Do rats ever make chirping noises?

Rats make an awful lot of noises, but most of them aren't usually picked up by the likes of the average homeowner. That is until the problem gets much bigger. One rat moves in and starts chattering and chirping away, telling its little rat chums that it has found a space that offers warmth and sheller, can keep them safe from predators, and that has a steady supply of both fresh food and running, clean water. Urine trails leave pheromones behind, offering step-by-step instructions, if you like, of where your home is and how they can break in - the weak spots that have enabled them to already break in.

Fellow rat chums move in, and it's not long before they start breeding with each other. They don't recognize incest. They WILL mate and breed with siblings. They do too, and the pregnancy only lasts for a few weeks. The female rats are ready to breed again right away, and they can do this four, five, maybe even six times per year, having as many as 15 babies each time. We'll let you do the math, but while you're doing that, you might want to keep your eyes open. And your eyes.

The sound of these rodents can lead you right to them if you're smart. Listen to the sound of the gnawing and chewing noises, using them to figure out where the rats are hiding in the depths of your home. Follow the sounds, using a flashlight to guide you. It won't be long before you start seeing signs of a rat infestation, as well as hearing them, seeing poop, urine stains, and maybe even grease-stained patches on the walls and floors, left behind by the fur of the animal.

If you hear ANY strange sounds coming from your home, investigate immediately. Rats can pose a very big problem to any building, whether it is residential or commercial, and those sounds that drive you crazy will often by the most useful tool when it comes to finding them and then evicting them.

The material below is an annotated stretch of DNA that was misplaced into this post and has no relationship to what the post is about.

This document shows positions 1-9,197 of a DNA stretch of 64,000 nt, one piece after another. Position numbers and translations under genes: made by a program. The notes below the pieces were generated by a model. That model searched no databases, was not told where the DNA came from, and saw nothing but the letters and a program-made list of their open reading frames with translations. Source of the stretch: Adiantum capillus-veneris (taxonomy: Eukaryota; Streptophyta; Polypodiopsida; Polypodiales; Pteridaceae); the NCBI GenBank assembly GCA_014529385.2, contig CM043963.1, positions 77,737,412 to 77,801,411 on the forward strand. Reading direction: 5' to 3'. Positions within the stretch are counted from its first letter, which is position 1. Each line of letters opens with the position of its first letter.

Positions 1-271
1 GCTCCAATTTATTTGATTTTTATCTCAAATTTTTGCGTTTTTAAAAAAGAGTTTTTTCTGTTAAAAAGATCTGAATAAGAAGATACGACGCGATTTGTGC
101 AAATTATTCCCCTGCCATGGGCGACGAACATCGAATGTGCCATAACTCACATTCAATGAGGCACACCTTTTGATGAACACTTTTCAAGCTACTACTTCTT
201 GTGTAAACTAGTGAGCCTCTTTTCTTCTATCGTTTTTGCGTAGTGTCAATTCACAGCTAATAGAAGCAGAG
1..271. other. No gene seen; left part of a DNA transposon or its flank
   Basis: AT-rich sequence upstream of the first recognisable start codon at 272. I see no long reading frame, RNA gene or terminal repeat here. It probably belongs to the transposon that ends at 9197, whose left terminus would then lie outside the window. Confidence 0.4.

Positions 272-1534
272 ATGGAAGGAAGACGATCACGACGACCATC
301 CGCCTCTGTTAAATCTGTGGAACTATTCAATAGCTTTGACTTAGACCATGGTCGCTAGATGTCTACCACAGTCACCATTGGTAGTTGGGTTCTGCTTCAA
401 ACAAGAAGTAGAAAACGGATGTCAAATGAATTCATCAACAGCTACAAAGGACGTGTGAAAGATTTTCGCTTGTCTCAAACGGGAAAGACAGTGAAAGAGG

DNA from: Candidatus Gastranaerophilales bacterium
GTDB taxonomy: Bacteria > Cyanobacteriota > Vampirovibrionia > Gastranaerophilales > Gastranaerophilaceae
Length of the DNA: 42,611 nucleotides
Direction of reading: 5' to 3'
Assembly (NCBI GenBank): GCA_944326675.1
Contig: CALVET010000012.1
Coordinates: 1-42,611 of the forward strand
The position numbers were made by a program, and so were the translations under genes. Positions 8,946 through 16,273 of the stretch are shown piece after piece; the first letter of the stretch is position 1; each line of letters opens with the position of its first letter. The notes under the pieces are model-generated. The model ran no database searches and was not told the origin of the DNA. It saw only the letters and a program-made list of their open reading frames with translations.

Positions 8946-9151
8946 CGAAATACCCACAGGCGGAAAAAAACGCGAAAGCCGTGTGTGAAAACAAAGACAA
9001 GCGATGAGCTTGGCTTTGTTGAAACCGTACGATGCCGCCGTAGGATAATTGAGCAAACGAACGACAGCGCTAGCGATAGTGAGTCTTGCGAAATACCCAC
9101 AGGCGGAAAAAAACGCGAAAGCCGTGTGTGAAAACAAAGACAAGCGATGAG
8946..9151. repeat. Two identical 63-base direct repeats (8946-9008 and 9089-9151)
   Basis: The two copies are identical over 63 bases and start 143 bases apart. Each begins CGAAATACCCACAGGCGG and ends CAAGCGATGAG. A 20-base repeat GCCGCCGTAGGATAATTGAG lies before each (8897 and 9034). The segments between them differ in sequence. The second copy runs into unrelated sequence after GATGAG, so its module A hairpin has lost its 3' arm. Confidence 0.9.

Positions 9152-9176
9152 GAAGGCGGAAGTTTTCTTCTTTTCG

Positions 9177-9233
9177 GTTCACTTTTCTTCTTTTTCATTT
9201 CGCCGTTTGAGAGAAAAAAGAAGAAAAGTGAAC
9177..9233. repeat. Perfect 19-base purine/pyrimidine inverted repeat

Go back to the Rats in the Attic home page.

Like most people, you probably have a pretty set idea about what a rat is in your mind. To many, a rat seems like a simple creature. They are vermin that occupy your home without an invitation, make a mess, ruin food, and cause damage that could burn your house down if you’re not careful. They mate constantly and have so many babies that they could overrun your home in no time at all. 

What if I told you that most of what you think about these primitive creatures is not entirely true. In fact, they may not be nearly as primitive as you think. But what does this all have to do with the chirping and squeaking that they make around your home?

Well, to begin, rats are actually incredibly sophisticated and complex beings. You are probably aware that they use them for research in science experiments and it is definitely not just because there are so many of them. 

It is actually because their brain chemistry is very close to that of human beings. What that means is that their brains are able to process much more than other animals. This allows them to do a series of complex things including a rich form of communication not dissimilar to our own.

Rats communicate their thoughts and emotions using three main types of sounds. These three sounds are hisses, squeals, and chattering. The hiss is used in a similar way to a cat. They use it when they are angry and trying to voice their displeasure. Squealing, on the other hand, is how a rat warns others that it is in a situation that is making it scared. Pigs are another common animal to do this.

Chattering, however, is where the bulk of communication is done by rats. This sound that is described as a chirping takes on many forms. They do their day to day “talking” using this sound but also use it to let other rats know they are looking to mate. It lets other rats know that they are a potential partner and that it is time to get together and make some more rats.

But why exactly did rats learn to “speak” to each other in this way? To find the answer we must look inward. Why did human beings decide to start making guttural noises we ascribe with meaning? To make our societies run better.

Because rats are such great communicators they can pass on information to the rest of their colony that keeps them safe and able to grow better. They can teach their young when to be afraid and when to be calm. Communication is a tool that a society develops to run smoother.